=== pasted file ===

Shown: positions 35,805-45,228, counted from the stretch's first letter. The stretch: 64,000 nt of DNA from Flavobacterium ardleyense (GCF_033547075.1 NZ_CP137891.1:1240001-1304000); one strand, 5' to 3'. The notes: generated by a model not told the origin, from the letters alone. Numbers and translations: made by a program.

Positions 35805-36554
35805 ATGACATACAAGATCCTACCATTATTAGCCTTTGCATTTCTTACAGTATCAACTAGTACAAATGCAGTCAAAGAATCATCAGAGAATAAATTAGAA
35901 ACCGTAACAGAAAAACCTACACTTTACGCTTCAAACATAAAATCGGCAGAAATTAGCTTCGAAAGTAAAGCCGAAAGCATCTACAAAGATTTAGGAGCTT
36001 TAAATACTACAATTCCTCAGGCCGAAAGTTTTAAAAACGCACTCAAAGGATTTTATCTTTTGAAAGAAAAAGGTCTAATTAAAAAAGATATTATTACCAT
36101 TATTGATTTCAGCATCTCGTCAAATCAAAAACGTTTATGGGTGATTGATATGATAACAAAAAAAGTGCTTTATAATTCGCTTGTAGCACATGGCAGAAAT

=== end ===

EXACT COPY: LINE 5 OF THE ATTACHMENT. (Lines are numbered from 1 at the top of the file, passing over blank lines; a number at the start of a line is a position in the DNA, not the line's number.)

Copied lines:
36001 TAAATACTACAATTCCTCAGGCCGAAAGTTTTAAAAACGCACTCAAAGGATTTTATCTTTTGAAAGAAAAAGGTCTAATTAAAAAAGATATTATTACCAT